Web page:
“COVID-19 pandemic has accelerated the need for dependable and professional services and solutions for seniors,” said Tara Singh Vachani, Executive Chairperson of senior living and care services provider Antara, another prominent player in market.

The company project that the demand for senior living and senior care services is likely to pick up as world recuperates from wrath inflicted by the pandemic. Vachani claims, “Currently with over 20 million elders staying alone, the number is slated to increase in next two decades with number of growing senior population.”

On the demand front, Antara’s Noida facility received a very encouraging response from customers, indicating that both the concept and brand resonate among people strongly. “We have already sold one-third of our inventory after the COVID-19 pandemic broke out. In Dehradun too, where we had already sold 70 per cent of the inventory both enquiries and sales have risen,” stated an official statement.

According to Antara’s estimates, the demand for senior living housing units is highest in Delhi-NCR (15,050), followed by Mumbai (12,950), Hyderabad (6,200), and Bengaluru (6,000). She further added that over past few years, tier 2 and 3 markets such as Pune, Goa, Dehradun, Ahmedabad, Coimbatore, and Lucknow have witnessed a steady rise in demand.

Citing the growth of elderly population as per Census data, she claims, “The upward growth in projections clearly signify the untapped market potential that this segment holds both in metros and tier 1 and tier 2 cities.”

Due to COVID-19 lockdowns, Columbia Pacific communities are also seeing a significant hike in queries. Nirula tells us that they have a long waiting list of people who wants to get into senior living communities. “We have waiting list for nine communities with future residents waiting to get accommodation that they can rent or purchase on resale. Another facility—the Virtuoso Club in Bangalore is experiencing unprecedented demand. Sales, since September have exceeded. Organic traffic on website has grown four-fold since the pandemic,”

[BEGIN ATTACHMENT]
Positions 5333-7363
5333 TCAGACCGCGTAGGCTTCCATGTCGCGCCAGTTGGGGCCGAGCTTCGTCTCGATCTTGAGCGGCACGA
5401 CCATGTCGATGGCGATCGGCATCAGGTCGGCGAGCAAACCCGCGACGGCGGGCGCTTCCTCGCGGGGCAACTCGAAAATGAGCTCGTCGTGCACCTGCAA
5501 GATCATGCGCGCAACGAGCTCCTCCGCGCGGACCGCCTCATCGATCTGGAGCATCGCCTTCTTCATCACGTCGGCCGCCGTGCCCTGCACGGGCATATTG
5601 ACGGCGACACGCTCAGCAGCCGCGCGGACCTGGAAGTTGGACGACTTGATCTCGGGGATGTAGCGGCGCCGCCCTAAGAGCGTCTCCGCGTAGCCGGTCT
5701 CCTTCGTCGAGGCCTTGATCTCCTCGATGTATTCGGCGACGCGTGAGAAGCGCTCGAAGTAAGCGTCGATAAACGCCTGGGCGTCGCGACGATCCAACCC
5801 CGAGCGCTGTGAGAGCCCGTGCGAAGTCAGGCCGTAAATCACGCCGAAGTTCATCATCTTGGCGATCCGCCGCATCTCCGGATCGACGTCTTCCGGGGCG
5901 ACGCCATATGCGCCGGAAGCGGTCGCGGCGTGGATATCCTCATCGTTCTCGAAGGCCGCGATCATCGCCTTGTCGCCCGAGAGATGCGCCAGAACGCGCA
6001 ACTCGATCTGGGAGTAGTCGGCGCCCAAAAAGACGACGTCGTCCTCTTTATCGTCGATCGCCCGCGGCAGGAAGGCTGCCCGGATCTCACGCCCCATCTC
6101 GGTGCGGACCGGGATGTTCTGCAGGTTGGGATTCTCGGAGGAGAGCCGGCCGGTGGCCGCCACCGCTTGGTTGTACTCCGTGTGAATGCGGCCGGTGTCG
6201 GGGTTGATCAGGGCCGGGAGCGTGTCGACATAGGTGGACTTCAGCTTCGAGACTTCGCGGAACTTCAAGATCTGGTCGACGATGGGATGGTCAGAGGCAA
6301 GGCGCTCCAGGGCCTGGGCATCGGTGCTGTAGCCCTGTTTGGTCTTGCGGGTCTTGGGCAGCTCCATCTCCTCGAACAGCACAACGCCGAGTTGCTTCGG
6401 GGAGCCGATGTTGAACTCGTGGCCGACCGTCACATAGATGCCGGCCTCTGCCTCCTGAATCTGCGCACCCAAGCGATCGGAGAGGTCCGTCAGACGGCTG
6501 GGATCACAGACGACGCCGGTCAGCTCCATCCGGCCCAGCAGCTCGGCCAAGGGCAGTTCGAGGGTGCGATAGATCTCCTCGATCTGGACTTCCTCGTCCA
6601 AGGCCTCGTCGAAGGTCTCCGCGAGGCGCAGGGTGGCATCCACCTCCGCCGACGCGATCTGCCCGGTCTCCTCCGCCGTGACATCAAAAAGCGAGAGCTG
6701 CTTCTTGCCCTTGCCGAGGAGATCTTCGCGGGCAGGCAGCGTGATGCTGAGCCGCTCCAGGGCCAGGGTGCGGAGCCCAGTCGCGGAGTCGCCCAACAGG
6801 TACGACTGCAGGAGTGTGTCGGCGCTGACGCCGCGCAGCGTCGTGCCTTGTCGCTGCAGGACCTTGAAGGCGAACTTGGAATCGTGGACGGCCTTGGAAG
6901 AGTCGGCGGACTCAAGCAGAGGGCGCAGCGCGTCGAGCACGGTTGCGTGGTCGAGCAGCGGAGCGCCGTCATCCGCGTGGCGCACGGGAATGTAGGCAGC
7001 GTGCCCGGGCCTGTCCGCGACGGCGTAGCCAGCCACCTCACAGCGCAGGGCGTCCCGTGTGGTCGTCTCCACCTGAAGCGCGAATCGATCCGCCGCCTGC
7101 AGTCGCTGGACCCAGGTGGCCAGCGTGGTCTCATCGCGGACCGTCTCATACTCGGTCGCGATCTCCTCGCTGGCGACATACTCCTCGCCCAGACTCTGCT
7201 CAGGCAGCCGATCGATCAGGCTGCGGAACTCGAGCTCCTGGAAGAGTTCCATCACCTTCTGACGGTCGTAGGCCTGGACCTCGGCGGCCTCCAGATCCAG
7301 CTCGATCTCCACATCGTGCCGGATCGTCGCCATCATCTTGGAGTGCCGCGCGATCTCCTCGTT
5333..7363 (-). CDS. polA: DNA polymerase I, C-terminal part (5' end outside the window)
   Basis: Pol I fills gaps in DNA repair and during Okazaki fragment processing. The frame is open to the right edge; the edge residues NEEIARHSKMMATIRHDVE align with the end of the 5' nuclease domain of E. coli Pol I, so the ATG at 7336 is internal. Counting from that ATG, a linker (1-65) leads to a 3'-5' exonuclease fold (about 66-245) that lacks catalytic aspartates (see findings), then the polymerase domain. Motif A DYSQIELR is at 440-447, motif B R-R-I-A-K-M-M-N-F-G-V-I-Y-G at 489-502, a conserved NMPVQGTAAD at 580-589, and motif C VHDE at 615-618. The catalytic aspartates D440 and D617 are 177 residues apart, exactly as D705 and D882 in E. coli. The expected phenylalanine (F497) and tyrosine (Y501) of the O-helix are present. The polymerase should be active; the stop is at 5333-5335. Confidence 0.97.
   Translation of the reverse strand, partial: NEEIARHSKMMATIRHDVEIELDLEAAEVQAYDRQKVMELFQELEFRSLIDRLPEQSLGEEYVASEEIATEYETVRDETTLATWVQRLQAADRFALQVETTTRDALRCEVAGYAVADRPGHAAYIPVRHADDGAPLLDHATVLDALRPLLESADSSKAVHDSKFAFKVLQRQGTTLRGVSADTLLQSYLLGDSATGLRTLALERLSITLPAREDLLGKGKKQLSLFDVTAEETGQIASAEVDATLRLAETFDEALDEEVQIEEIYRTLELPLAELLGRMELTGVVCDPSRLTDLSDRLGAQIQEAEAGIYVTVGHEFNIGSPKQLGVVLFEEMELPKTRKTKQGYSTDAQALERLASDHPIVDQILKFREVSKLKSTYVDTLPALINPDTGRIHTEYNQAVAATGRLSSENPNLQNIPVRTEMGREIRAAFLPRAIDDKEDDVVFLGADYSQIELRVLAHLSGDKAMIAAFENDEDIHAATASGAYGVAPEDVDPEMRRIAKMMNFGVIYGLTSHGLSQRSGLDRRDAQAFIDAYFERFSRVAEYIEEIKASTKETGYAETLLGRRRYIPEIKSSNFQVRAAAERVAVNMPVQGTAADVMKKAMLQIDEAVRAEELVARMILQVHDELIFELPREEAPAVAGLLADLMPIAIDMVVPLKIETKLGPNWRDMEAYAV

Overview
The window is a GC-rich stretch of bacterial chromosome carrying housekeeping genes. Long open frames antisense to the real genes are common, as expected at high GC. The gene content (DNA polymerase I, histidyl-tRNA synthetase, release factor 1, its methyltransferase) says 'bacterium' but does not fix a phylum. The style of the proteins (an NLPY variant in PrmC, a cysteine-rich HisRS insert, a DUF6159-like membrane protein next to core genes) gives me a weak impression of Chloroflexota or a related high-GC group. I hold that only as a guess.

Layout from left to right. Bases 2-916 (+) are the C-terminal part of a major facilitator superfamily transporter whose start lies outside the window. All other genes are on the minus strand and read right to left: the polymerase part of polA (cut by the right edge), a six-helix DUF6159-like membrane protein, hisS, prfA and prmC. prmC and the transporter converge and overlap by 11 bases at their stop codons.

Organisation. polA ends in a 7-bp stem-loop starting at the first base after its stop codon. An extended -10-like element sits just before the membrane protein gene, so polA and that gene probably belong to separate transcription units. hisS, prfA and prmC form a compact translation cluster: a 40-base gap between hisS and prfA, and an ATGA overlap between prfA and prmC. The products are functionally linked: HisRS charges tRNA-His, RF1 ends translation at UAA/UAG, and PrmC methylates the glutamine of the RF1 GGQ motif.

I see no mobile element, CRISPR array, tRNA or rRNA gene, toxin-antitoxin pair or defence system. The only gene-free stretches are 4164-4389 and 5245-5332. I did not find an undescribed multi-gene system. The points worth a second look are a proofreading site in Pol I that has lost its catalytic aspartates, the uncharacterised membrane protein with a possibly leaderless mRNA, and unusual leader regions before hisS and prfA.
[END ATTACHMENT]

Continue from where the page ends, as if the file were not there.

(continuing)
Seeing the rising growth, the company has announced two joint ventures in past months and now has projects namely the Embassy Group (Rs 380 crore) in Bangalore and the Nyati Group in Pune in the designing phase.

Sectors related to the senior living market such as real estate is witnessing great traction and investments. A recent report by Anarock says that senior living centres have shed old age homes stigma once attached to facilities for the elderly and are now actively opting for a respectable real estate category.

According to the report, southern cities of India are considerably ahead with nearly 65 per cent of overall projects for senior citizens located in the region. Prominent senior living hubs in south India include Coimbatore, Puducherry, Chennai, Bengaluru, Kodaikanal, Mysuru, Kochi and Kanchipuram. The report further states that Coimbatore has maximum number of projects numbering around seven. The city seems to have emerged as one of the top retirement havens in India due to excellent healthcare facilities, trained staff availability, and salubrious climate.